The birthing experience of Aboriginal and Torres Strait Islander women is fundamentally culturally different from that of non-Indigenous women. Birthing is and continues to be – in some communities – a cultural rite of passage where knowledge, practices and beliefs are transferred from older to younger women, identity and links are established to land and connections with country are shared and celebrated.
There are 3 key elements of Alukura’s underlying philosophy. Firstly, it acknowledges that Aboriginal peoples are distinct and viable cultural groups with our own cultural beliefs & practices, law & social needs. Secondly, it recognises that every woman has the right to participate fully in her pregnancy & childbirth care, and determine the environment and nature of such care. Finally, it recognises that every Aboriginal woman has the right in pregnancy and childbirth to maintain and use her own heritage, customs, language and institutions.
Where is the “fundamental” difference here? Aboriginal and Torres Strait Islanders absolutely need to have access to culturally appropriate and community-controlled services in which their cultural, spiritual, and social context is respected and celebrated. This does not make their needs “fundamentally” different from birthing white women. There is no need to exoticise and set aside culturally-appropriate birthing as an optional nice extra, something a little bit ‘primitive’, something a little bit strange and difficult to understand and not “Us”.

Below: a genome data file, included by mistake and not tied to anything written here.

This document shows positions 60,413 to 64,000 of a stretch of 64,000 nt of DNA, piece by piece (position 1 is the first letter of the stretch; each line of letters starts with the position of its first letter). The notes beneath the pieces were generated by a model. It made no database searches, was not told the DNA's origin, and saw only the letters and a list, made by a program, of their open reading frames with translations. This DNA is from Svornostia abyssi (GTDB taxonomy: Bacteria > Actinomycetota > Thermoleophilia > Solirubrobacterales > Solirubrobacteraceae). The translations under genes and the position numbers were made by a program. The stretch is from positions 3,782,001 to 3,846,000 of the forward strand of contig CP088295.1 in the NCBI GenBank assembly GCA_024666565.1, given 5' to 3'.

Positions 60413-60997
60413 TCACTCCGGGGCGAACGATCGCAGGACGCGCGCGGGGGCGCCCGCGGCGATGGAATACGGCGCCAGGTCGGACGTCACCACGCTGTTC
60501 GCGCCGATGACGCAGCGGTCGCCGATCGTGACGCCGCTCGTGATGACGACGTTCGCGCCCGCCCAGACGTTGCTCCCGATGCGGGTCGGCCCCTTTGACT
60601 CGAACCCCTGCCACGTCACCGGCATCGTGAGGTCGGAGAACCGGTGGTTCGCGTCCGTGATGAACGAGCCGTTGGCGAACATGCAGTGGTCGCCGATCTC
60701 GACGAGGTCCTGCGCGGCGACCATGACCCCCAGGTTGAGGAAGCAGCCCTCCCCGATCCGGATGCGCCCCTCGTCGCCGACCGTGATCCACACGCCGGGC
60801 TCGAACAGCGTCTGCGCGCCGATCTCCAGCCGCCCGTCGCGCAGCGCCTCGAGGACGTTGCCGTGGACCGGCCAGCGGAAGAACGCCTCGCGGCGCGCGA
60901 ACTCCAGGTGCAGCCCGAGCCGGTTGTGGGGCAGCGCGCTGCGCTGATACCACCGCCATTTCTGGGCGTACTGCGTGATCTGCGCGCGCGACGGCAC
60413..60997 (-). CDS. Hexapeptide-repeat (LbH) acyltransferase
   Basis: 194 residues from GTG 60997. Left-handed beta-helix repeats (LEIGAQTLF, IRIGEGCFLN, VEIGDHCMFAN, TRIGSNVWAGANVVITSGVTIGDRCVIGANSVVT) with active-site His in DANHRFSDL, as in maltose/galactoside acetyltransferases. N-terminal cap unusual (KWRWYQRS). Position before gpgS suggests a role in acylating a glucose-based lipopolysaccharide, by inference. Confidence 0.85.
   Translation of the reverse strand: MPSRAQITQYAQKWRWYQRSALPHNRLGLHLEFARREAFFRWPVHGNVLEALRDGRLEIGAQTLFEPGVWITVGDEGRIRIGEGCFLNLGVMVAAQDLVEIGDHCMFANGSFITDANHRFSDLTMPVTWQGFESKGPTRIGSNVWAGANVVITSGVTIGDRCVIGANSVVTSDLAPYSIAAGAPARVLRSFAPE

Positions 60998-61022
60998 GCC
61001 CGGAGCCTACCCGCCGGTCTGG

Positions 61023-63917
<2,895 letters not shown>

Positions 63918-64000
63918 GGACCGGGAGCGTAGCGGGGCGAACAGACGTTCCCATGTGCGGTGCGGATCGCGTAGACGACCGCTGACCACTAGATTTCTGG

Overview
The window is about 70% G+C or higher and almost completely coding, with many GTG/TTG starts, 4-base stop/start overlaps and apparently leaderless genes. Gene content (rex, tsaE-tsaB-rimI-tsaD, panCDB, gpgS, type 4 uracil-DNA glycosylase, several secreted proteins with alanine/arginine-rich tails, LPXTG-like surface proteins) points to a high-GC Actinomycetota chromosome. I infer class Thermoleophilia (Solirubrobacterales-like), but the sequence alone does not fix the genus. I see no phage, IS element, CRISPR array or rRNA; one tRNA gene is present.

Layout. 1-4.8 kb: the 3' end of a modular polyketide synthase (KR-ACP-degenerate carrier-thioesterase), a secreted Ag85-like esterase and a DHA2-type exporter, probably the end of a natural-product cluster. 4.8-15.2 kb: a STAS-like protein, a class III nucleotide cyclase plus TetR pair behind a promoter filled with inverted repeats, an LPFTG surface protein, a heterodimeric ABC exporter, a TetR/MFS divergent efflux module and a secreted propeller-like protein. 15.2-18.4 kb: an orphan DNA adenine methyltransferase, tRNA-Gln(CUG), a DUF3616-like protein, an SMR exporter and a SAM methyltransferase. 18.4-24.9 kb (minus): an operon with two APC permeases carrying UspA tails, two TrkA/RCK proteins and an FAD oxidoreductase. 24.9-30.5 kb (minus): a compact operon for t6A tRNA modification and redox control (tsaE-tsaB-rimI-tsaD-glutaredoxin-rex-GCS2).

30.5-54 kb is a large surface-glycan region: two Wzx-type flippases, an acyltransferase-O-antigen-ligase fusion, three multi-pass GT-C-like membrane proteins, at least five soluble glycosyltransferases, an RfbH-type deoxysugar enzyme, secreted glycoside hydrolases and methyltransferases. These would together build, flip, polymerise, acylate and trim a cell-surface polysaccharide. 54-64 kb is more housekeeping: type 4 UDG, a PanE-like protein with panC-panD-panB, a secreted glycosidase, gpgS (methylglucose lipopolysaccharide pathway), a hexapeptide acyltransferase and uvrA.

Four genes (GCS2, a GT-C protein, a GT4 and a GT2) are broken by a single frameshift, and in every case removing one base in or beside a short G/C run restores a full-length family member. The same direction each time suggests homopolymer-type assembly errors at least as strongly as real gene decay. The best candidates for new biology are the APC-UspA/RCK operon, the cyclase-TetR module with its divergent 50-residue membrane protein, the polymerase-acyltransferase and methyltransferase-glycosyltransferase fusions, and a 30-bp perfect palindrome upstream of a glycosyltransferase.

Models of Care Conclusions
* The Review Team concluded that: Continuity of care relies on the ability of practitioners to work together and on the capacity of services to link together as the woman moves through pregnancy to childbirth.
* Greater choice in maternity care could be provided by collaborative care models, which draw on the expertise of the range of health professionals involved in maternity care.
* It is clear that increased choice for women could be provided if there were greater recognition of the role that midwives can play in collaborative care models.